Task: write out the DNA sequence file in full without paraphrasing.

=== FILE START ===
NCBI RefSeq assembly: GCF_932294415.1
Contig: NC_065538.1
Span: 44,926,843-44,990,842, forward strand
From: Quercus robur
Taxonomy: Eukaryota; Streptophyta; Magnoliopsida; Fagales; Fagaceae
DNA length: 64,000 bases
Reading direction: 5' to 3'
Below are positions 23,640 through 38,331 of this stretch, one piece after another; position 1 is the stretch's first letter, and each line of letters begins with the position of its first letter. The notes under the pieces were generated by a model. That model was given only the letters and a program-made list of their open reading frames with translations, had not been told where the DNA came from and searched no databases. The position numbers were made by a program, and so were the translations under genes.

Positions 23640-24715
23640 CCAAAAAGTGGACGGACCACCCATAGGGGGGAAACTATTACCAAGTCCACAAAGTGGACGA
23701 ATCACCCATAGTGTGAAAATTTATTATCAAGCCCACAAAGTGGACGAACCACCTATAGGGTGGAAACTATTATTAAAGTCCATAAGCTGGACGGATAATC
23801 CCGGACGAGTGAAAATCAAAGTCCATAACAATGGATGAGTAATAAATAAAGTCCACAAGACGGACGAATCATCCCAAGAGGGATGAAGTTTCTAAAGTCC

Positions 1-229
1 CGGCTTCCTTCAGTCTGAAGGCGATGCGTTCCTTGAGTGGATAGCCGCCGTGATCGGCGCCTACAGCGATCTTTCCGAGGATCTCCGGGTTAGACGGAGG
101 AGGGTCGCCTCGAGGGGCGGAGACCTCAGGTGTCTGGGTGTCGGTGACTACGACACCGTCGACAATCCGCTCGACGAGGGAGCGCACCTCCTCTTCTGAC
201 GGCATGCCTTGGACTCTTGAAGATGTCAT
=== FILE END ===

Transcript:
NCBI RefSeq assembly: GCF_932294415.1
Contig: NC_065538.1
Span: 44,926,843-44,990,842, forward strand
From: Quercus robur
Taxonomy: Eukaryota; Streptophyta; Magnoliopsida; Fagales; Fagaceae
DNA length: 64,000 bases
Reading direction: 5' to 3'
Below are positions 23,640 through 38,331 of this stretch, one piece after another; position 1 is the stretch's first letter, and each line of letters begins with the position of its first letter. The notes under the pieces were generated by a model. That model was given only the letters and a program-made list of their open reading frames with translations, had not been told where the DNA came from and searched no databases. The position numbers were made by a program, and so were the translations under genes.

Positions 23640-24715
23640 CCAAAAAGTGGACGGACCACCCATAGGGGGGAAACTATTACCAAGTCCACAAAGTGGACGA
23701 ATCACCCATAGTGTGAAAATTTATTATCAAGCCCACAAAGTGGACGAACCACCTATAGGGTGGAAACTATTATTAAAGTCCATAAGCTGGACGGATAATC
23801 CCGGACGAGTGAAAATCAAAGTCCATAACAATGGATGAGTAATAAATAAAGTCCACAAGACGGACGAATCATCCCAAGAGGGATGAAGTTTCTAAAGTCC

Positions 1-229
1 CGGCTTCCTTCAGTCTGAAGGCGATGCGTTCCTTGAGTGGATAGCCGCCGTGATCGGCGCCTACAGCGATCTTTCCGAGGATCTCCGGGTTAGACGGAGG
101 AGGGTCGCCTCGAGGGGCGGAGACCTCAGGTGTCTGGGTGTCGGTGACTACGACACCGTCGACAATCCGCTCGACGAGGGAGCGCACCTCCTCTTCTGAC
201 GGCATGCCTTGGACTCTTGAAGATGTCAT